Borders Line: PARKS AND RECREATION Returns Tonight!

One of the best comedies on television returns tonight after a torturous eight-month hiatus. If you’ve never seen PARKS AND REC, or you gave it up after the lukewarm first season, here’s what you need to know.

That’s right, kids! One of the best comedies on television returns tonight after a torturous eight-month hiatus, due either to Amy Poehler’s pregnancy or the ill-conceived Outsourced, no one seems to know which. NBC’s restructured their Thursday night comedy block to a full three hours, grouping the third season of Parks and Recreation with Thursday night standout Community, the tepid by all appearances Perfect Couples (series premiere tonight), The Office, 30 Rock and Outsourced.

If you’ve never seen Parks and Recreation, or you gave it up after the lukewarm first season, here’s what you need to know:

1. Season Two demonstrates a marked improvement.

Only by the end of the first six-episode season did Parks and Recreation gain its footing. In the first season finale, Amy Poehler finally shed her initial Michael Scott impersonation, transforming into the competent, feminist, perennially upbeat, charmingly awkward Leslie Knope we root for today.  The dynamics of the entire cast were refined by simply giving the ensemble a leader the audience could embrace.  By the second season premiere, the show had broken away from its derivative roots and displayed an original, lively spirit that quickly outshone its predecessor, The Office.  Of course, I’m biased. I believe in the UK model: I don’t think any show should last longer than a few seasons. In a year or two I expect to be completely fed up with Parks and Rec and Community. But for now, they’re two of the funniest, freshest, and highest-quality comedies on the air.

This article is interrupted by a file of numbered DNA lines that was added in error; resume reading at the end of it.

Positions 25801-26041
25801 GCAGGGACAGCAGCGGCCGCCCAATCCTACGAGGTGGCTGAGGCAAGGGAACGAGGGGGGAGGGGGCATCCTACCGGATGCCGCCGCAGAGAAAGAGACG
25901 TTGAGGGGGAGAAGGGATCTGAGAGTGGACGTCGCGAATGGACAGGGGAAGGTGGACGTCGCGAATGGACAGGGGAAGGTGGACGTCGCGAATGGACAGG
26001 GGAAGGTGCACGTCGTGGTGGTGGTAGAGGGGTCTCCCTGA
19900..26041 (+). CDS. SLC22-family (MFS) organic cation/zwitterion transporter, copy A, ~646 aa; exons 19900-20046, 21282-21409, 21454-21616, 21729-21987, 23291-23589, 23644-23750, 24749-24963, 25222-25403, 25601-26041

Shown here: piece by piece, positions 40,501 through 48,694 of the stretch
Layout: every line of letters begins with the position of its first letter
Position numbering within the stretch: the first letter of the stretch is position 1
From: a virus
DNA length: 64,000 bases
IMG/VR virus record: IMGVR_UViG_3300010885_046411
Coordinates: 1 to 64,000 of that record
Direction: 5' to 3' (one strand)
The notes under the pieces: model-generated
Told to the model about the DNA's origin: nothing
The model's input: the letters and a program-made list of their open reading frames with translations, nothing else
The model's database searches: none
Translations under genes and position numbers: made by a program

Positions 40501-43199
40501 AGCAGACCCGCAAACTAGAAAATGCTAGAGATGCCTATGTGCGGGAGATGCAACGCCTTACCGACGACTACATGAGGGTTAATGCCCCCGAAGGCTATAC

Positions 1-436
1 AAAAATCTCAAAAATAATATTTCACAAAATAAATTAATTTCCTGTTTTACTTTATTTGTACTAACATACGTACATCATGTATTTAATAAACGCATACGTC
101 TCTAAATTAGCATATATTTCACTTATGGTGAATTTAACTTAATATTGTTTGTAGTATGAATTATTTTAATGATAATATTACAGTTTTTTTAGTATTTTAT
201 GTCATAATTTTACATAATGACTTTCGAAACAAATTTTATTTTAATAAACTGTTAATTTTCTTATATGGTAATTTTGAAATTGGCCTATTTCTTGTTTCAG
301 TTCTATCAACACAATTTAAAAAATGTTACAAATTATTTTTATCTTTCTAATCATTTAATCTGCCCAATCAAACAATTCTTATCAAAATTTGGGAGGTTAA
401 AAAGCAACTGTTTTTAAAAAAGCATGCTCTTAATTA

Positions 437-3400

2. The cast additions are a very good thing.

Although I will always best love Adam Scott as Henry on Party Down, his performance as dry pragmatist Ben Wyatt makes a gratifying foil to Leslie’s unflappable rosiness. Let’s please keep Adam Scott on the air, okay? In anything. And Rob Lowe is the funniest he’s ever been as Chris Traeger, the manically positive and focused state auditor who’s made Ann (Rashida Jones) the object of his intense concentration. Check out Lowe in this NSFW promo for P&R on Funny or Die.

3. Ron Swanson is the best boss ever.

For a government official, Ron Swanson (Nick Offerman in one of my favorite roles of last yearreally hates the government. That’s why April Ludgate (played inscrutably by Aubrey Plaza) is his ideal assistant.  April reaches glorious heights of indifference, comparable only to Ron’s own apathy. The two actors have a lovely, deadpan chemistry in their scenes together.

4. Parks and Recreation made love triangles cool again.

It’s inarguably the most tired trope in television. Need drama? Throw in a triangle. But dammit if I’m not invested in every single one of these trios.